• The previously available ITC and PTC are being replaced and extended for solar and wind respectively and will now include storage, geothermal or any technology meeting emissions criteria – putting technologies on a level playing field. Tax credits will be available for projects that begin construction through 2024 – most notably for onsite energy – storage and solar projects will be able to access a base 6% of CAPEX (far lower than current standards) and up to 30% if they adhere to higher labor standards – a challenge and opportunity for developers.
  • With storage having its own credits and not necessarily having to be combined with another technology – I believe this will be significant for the market – particularly for customers looking to manage demand charges and/or participate in demand response programs.
  • There are also production tax credits for components made in the US for solar, wind and batteries with the intent to support the buildout of manufacturing in the U.S and reduce supply chain risk. These are available through 2030 at 100% and then scale back to 75% and 50% before sunsetting in 2032.
  • Technology neutral credits – projects from 2025 onwards can claim production tax credits on the basis of CO₂ emitted per kWh of electricity produced.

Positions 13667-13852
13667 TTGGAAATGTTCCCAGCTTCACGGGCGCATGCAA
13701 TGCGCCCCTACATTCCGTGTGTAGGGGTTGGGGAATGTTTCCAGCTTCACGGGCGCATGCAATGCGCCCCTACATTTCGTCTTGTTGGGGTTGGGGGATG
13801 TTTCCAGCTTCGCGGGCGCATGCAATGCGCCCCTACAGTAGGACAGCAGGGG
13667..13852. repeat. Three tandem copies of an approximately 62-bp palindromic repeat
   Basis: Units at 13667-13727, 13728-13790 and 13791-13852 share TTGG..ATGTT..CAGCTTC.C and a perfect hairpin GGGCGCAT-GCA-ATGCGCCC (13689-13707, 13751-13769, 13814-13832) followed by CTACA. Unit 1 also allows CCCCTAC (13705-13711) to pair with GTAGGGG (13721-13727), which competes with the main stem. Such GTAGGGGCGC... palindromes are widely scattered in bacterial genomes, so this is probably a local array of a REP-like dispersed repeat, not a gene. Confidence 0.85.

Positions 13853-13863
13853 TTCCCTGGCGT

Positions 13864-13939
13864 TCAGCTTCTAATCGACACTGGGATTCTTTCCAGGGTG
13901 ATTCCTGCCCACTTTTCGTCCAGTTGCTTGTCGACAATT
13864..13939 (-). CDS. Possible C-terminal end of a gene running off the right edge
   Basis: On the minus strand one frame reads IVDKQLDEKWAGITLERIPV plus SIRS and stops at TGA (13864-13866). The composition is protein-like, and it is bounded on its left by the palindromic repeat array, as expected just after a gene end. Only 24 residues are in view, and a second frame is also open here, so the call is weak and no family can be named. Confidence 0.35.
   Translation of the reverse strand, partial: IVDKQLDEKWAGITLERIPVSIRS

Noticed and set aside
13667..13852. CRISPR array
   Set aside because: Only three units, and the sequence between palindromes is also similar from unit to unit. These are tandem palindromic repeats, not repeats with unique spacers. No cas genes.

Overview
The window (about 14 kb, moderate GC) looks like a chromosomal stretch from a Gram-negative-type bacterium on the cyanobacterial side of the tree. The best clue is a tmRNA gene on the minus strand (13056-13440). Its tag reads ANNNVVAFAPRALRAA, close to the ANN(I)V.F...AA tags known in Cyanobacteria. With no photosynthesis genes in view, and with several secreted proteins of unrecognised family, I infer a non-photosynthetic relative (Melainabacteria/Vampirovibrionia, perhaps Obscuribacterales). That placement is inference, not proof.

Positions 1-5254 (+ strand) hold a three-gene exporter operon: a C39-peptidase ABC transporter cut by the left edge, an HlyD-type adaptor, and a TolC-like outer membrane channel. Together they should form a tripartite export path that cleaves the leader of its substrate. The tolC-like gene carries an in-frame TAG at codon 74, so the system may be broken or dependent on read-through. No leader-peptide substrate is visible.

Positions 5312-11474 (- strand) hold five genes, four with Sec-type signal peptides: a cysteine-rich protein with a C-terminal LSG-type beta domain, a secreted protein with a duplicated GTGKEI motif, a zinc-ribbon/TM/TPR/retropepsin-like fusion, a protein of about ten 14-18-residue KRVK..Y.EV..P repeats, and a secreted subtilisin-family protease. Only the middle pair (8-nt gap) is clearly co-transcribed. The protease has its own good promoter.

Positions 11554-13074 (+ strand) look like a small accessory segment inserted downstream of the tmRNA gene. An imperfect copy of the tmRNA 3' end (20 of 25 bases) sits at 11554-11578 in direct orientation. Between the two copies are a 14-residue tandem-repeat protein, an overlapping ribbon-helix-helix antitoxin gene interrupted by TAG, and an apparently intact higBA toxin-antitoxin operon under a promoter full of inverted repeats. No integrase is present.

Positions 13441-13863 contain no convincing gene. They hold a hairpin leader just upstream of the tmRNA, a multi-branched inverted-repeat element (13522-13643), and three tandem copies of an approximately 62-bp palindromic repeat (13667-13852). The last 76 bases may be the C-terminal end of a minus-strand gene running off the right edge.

• Direct pay will be available for tax-exempt organizations – this could make it challenging for developers who have previously developed, financed and operated energy solutions for such tax-exempt entities (municipalities, charities, schools, and churches).

Electric Vehicle Benefits

The Inflation Reduction Act also provides many benefits, including tax credits to consumers, for electric vehicles.
  • There is a 30% tax credit for charging and alternative fuels infrastructure up to a maximum threshold of $100k. More charging infrastructure will translate to more needs for onsite energy solutions to make vehicle charging economically viable.